NYC Subway Station Gets Redesigned with Colorful Dog Mosaics
In the 1970s, artist William Wegman adopted his first Weimaraner. Fittingly named Man Ray, this dog played a pivotal role in the evolution of Wegman’s creative practice. Not only did the pup prompt the artist to turn his attention from painting to photography, but he also inspired Wegman’s most well-known works: portraits of Weimaraners wearing clothing. While most of these portraits have been rendered on film, a recent collaboration has reimagined these photographs as Stationary Figures, a series of subway mosaics.
Stationary Figures was commissioned by the MTA Arts & Design, a program that brings public art to the New York City Subway. Designed to grace the walls of the recently re-opened 23rd Street station, the eye-catching installation comprises 11 panels starring Flo and Topper—two of Wegman’s Weimaraners—posing as humans. Specifically, Wegman dressed them as the very people who will see the art on a daily basis: commuters.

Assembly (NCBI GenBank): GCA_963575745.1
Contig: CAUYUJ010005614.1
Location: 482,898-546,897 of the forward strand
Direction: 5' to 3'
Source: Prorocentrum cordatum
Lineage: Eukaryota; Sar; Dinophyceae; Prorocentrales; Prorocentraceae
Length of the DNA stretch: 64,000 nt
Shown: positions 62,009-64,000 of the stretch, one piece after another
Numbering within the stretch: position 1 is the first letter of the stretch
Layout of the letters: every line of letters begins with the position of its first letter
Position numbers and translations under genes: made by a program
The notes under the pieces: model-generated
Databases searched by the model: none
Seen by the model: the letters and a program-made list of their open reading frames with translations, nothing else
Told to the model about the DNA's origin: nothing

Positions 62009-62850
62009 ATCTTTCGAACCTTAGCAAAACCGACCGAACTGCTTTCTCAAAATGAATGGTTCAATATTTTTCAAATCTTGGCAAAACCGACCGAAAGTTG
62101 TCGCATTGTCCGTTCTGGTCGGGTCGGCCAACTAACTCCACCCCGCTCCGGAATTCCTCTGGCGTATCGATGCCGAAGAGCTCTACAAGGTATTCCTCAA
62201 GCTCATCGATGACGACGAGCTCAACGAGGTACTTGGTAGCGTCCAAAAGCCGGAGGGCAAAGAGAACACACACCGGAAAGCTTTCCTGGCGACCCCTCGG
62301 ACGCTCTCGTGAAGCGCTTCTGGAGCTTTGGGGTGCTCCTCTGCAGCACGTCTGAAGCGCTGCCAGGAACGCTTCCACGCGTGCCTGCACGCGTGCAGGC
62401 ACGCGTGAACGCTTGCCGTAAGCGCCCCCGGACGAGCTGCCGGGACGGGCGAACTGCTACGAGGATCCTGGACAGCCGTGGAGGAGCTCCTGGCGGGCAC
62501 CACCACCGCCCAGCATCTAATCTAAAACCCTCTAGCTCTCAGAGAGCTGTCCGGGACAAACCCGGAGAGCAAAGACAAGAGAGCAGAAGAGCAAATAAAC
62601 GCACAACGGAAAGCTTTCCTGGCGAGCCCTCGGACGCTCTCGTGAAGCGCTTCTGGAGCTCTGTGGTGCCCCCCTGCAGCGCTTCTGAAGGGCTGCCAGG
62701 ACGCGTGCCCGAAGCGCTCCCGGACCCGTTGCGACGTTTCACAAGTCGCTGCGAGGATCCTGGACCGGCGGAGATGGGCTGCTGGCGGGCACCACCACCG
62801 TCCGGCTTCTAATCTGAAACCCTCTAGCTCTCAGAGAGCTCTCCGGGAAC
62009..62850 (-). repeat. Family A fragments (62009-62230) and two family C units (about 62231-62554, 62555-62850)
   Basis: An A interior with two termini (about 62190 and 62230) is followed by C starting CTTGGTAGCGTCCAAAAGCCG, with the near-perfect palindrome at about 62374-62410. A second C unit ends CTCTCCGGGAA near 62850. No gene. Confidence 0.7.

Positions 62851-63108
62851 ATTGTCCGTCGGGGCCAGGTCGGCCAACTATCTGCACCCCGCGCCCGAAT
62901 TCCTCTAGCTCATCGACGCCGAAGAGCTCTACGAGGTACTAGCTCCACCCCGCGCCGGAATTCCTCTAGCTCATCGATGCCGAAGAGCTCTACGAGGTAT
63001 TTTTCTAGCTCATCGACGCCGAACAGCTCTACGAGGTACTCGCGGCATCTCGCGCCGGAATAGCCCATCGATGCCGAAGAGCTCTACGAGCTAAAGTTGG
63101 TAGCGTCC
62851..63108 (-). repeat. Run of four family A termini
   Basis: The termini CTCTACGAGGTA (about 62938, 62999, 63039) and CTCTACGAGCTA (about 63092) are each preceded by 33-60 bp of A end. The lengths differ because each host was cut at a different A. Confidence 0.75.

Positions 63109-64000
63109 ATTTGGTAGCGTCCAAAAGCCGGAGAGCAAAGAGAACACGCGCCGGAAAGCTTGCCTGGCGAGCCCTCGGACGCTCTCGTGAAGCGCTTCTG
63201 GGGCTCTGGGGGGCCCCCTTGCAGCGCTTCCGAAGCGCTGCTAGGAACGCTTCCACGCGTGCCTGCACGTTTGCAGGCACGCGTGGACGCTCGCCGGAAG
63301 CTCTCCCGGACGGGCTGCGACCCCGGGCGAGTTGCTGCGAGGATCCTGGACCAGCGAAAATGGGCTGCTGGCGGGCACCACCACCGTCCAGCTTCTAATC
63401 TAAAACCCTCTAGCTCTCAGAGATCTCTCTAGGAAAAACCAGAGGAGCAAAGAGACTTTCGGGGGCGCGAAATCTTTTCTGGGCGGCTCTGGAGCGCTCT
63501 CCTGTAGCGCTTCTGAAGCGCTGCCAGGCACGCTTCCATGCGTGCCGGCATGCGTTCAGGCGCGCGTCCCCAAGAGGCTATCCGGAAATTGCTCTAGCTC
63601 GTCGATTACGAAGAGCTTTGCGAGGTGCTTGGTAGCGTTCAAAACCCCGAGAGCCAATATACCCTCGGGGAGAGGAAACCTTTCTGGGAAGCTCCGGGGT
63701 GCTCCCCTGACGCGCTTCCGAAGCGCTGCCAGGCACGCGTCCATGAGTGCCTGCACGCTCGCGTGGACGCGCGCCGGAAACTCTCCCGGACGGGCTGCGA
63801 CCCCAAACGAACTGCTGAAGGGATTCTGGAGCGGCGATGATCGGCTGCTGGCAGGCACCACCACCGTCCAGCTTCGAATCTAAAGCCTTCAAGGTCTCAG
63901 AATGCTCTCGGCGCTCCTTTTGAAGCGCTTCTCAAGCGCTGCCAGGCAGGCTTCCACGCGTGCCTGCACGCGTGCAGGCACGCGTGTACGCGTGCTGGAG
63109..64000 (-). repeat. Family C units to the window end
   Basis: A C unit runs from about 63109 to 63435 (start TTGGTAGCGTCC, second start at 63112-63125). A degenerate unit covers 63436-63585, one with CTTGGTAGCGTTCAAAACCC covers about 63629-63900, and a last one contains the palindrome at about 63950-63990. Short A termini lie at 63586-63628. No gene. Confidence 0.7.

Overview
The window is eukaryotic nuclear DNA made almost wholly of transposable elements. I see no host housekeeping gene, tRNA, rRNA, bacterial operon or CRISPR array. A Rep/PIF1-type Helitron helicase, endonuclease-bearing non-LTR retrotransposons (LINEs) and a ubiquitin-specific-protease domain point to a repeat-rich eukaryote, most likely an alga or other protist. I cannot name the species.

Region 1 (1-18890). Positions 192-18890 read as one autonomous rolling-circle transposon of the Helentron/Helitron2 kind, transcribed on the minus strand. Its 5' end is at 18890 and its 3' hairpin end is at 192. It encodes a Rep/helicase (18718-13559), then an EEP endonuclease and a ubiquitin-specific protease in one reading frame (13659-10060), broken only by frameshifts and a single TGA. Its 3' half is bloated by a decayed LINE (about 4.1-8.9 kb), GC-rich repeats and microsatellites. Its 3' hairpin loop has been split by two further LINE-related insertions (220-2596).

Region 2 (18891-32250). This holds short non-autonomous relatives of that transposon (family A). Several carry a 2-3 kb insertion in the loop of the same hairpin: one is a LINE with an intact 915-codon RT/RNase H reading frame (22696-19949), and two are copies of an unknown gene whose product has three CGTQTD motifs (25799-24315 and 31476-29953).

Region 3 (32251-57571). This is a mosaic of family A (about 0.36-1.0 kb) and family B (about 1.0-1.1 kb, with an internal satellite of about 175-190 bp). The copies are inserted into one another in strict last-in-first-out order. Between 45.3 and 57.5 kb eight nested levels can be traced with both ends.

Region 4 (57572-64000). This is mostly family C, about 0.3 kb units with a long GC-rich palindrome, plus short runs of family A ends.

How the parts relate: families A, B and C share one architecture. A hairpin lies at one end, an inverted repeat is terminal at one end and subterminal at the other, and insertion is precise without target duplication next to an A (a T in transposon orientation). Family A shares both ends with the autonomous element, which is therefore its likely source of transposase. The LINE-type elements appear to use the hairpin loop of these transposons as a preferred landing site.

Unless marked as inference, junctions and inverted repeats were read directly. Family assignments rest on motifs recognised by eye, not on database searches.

Whether wearing a flannel shirt or shiny raincoat, each dog captures the spirit of an everyday New Yorker. “I wanted to create portraits of individual characters, people who you might see next to you on the platform,” he explains. “For these I dressed the dogs in more or less ordinary clothes, nothing too fashionable.”
After dressing and photographing the pair, Wegman relied on Mayer Of Munich, a historic glass and mosaic workshop, to fabricate mosaics based on the images. “I was very interested in the way in which photographs, even the out of focus dogs in the background of some images, could be translated into mosaic by Mayer of Munich, who skillfully turned grey stones into grey dogs.”